Specially since 911, the West is in denial about the humanistic principles, social justice and practical wisdom of Islamic teachings. Through oral traditions of story telling and reciting poetry, Sufi teachers and Qawali singers, brought beauty and meaning to people’s lives. Saints like Bulleh Shah, emphasized love and service to humanity in every day practice, instead of getting lost in rituals. Rumi is the most popular poet in America and Nusrat Fateh Ali Khan is a Muslim singer famous all over the world. Through these gateways, non-Muslims get inspired and appreciate the beauty of Islam.

Sufi musicians like the Imran Aziz Mian group are busy with spiritual upliftment of people and avoid political conflicts. The word “Qawl” is an utterance or wise saying. Since 711, the enlightened masters of Indian sub-continent, summarized their teachings into Sufi poetry. Every word of each verse is an awesome pearl of wisdom in a rosary. It is the remembrance of the divine, praise of the Creator, Prophet Muhammed, saints like Chishti Ajmeri, Data Ganj Baksh and Fareed Shakar Ganj. Persians say Allama Iqbal is the re-incarnation of Rumi, and even Deepak Chopra quotes Rumi.

Like his father, Imran writes his own lyrics, artfully blending them with the poetry of Iqbal, Ghalib, Khusro, etc. At times he rapidly rapped dozens of verses, with amazing timing and presence of mind. He uses no written notes, with only two instruments; dhol and harmonium. He played a special song on Diwali to thank the Indian audience. Qawali is also popular with Hindus, Sikhs and Westerners. It is similar to devotional music like gospel and bhajan. The audience showered the Qawals with hundreds of dollars during their favorite verses.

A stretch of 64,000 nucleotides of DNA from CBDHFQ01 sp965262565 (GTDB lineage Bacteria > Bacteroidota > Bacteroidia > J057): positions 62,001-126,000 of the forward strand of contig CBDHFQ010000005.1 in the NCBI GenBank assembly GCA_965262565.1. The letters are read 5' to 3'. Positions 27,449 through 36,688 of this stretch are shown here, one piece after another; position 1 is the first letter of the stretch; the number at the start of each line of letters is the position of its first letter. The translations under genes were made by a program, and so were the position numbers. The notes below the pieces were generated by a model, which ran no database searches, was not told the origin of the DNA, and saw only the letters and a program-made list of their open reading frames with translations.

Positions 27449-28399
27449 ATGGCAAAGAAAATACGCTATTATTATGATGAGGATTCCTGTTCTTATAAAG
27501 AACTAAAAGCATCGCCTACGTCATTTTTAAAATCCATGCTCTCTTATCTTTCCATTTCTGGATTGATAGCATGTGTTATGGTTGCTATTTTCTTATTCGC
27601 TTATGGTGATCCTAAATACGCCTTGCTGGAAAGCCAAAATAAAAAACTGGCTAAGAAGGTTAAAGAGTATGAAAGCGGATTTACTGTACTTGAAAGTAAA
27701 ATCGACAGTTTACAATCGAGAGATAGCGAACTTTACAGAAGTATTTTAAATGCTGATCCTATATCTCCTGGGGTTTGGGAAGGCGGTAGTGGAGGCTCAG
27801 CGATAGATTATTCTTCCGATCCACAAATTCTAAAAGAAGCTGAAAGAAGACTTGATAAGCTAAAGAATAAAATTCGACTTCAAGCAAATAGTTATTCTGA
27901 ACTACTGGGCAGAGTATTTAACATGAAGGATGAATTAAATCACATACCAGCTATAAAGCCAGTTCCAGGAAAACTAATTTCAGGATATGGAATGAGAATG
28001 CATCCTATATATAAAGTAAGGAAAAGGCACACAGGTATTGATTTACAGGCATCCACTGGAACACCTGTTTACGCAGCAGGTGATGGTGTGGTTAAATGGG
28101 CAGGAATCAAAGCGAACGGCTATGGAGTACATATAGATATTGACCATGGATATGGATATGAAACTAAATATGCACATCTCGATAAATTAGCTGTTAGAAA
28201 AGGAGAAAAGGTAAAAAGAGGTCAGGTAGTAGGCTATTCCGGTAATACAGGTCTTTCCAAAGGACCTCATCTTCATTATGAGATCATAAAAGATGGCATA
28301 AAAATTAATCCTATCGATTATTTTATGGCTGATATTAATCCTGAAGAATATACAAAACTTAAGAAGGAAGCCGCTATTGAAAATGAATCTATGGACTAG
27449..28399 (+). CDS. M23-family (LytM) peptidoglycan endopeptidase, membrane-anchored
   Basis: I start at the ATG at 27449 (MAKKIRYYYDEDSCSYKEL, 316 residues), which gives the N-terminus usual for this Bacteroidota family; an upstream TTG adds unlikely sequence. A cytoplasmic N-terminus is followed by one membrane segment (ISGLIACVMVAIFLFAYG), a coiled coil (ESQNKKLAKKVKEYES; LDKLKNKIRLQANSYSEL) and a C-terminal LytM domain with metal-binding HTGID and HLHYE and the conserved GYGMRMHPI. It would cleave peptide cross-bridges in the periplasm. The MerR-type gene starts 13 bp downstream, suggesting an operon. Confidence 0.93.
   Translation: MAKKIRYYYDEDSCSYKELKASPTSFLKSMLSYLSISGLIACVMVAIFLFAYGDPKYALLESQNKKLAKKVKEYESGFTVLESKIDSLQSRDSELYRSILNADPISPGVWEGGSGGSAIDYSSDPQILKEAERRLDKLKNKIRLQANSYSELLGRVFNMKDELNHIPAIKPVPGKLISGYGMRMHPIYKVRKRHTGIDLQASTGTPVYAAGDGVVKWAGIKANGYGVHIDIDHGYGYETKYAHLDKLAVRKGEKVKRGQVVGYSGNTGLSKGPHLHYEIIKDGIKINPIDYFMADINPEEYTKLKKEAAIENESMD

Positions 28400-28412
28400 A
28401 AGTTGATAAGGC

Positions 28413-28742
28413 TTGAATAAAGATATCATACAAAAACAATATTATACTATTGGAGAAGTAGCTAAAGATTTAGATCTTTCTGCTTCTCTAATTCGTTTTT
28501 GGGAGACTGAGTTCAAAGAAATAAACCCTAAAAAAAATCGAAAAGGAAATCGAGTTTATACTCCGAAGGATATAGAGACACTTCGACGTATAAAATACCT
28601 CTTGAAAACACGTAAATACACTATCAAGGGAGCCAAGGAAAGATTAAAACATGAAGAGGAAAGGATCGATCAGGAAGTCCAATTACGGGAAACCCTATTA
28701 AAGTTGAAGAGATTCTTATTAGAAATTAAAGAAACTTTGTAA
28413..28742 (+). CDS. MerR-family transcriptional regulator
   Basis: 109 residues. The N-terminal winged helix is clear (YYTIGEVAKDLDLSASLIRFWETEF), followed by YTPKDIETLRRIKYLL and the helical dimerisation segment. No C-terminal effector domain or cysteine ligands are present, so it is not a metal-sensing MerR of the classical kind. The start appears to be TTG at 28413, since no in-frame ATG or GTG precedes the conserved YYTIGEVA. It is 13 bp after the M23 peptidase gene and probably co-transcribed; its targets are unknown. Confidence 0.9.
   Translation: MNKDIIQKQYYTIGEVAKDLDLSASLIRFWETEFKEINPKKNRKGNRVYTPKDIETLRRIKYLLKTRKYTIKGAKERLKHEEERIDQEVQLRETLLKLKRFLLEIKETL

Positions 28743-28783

Imran acknowledged the many fans of Aziz Mian, who knew most Qawalis by heart. They swayed with joy as Imran generously sang their requests and favorites, including “Allah hee Jaanay Kown Bashar hay”, “Main Sharabi”, and “Ya Nabi”.

Nusrat said “Qawali began 800 years ago in Afghanistan”. The songs nourish the human spirit and refresh the soul. To the novice, the poetry can seem wildly secular, or hedonistic, but like ghazal, it takes the listener into a deep internal journey. In that reflective state called “wajd” or “haal”, a person discovers the meaning of human existence, divine love, separation, devotion and longing.

To see what you missed, some songs have been put online at Imran’s request:

He invites you to the concert on December 11. It will be a lot of joy for the whole family.



Editor: Akhtar M. Faruqui